Purpose: p53 as a prognostic and predictive factor in early-stage breast cancer has had mixed results. We studied p53 protein expression, by immunohistochemistry, in a randomized clinical trial of stage II patients treated with adjuvant doxorubicin and cyclophosphamide with or without paclitaxel [Cancer and Leukemia Group B (CALGB) 9344, INT0148]. Patients and Methods: Epithelial p53 expression was evaluated using two immunohistochemical antibodies (DO7 and 1801) in formalin-fixed, paraffin-embedded tissue from patients with node-positive breast cancer who were randomized to four cycles of cyclophosphamide and one of three doses of doxorubicin (60, 75, or 90 mg/m 2; AC) and to receive four subsequent cycles of paclitaxel (T) or not. Prognostic and predictive value of p53 protein expression was assessed, independent of treatment assignment, for escalating doses of doxorubicin or addition of T with endpoints of relapse-free (RFS) and overall survival (OS). Results: Of 3,121 patients, 1,887 patient specimens treated on C9344 were obtained, passed quality control, and evaluated for p53 expression. Expression was 23% and 27% for mAbs 1801 and D07, respectively, with 92% concordance. In univariate analysis, p53 positivity was associated with worse OS with either antibody, but only p53 staining with monoclonal antibody 1801 had significantly worse RFS. In multivariate analysis, p53 was not predictive of RFS or OS from either doxorubicin dose escalation or addition of paclitaxel regardless of the antibody. Conclusion: Nuclear staining of p53 by immunohistochemistry is associated with worse prognosis in node-positive patients treated with adjuvant doxorubicin-based chemotherapy but is not a useful predictor of benefit from doxorubicin dose escalation or the addition of paclitaxel.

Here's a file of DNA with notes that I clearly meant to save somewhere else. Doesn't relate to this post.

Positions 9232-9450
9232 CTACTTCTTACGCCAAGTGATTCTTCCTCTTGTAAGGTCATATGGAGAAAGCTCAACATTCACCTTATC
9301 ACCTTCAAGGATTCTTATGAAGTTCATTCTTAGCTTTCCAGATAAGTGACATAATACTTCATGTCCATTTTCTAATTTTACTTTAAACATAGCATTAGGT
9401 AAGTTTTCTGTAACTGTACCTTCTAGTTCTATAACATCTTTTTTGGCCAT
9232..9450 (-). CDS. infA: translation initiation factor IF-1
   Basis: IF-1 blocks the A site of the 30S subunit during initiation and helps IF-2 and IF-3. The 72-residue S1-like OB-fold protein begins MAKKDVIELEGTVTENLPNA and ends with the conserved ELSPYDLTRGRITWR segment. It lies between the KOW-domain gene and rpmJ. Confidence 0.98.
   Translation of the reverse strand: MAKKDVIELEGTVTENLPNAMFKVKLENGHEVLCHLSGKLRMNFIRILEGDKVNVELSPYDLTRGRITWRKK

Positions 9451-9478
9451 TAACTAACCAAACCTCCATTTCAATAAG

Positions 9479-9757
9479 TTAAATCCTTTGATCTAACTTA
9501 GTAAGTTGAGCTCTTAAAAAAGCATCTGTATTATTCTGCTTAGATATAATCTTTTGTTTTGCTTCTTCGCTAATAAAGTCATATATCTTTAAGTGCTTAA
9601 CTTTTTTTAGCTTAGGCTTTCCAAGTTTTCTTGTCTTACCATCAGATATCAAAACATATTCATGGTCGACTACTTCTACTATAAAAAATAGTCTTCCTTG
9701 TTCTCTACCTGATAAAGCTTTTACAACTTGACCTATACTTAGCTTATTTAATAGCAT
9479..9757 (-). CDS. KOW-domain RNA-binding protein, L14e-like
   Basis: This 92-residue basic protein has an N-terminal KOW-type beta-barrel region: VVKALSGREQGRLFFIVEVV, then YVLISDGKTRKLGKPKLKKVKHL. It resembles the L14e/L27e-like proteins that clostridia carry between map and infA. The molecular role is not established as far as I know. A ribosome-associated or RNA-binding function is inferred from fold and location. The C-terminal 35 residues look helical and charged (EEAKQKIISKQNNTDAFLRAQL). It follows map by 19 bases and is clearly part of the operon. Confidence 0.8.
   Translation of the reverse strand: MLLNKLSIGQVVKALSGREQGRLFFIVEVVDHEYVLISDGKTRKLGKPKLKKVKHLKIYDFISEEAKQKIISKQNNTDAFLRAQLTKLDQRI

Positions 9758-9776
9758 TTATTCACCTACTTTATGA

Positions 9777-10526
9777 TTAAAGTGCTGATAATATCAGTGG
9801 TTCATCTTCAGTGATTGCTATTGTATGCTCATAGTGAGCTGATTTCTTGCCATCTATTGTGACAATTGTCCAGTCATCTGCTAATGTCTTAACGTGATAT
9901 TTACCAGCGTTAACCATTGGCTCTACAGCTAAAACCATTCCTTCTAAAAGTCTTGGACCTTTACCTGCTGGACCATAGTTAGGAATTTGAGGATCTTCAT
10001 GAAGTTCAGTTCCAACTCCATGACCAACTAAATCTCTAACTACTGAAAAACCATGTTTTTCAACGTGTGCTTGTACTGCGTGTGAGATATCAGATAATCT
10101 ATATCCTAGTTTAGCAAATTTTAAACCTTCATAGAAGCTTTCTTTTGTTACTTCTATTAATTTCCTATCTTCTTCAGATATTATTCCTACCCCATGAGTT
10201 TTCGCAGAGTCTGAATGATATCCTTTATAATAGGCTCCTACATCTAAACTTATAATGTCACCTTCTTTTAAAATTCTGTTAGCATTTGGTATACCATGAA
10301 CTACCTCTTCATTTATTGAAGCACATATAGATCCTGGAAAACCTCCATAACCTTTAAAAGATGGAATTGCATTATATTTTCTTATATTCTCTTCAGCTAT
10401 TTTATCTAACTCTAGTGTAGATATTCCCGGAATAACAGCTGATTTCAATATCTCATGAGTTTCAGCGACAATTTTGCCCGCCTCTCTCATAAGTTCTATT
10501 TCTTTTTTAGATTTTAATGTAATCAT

ASJC Scopus subject areas
- Cancer Research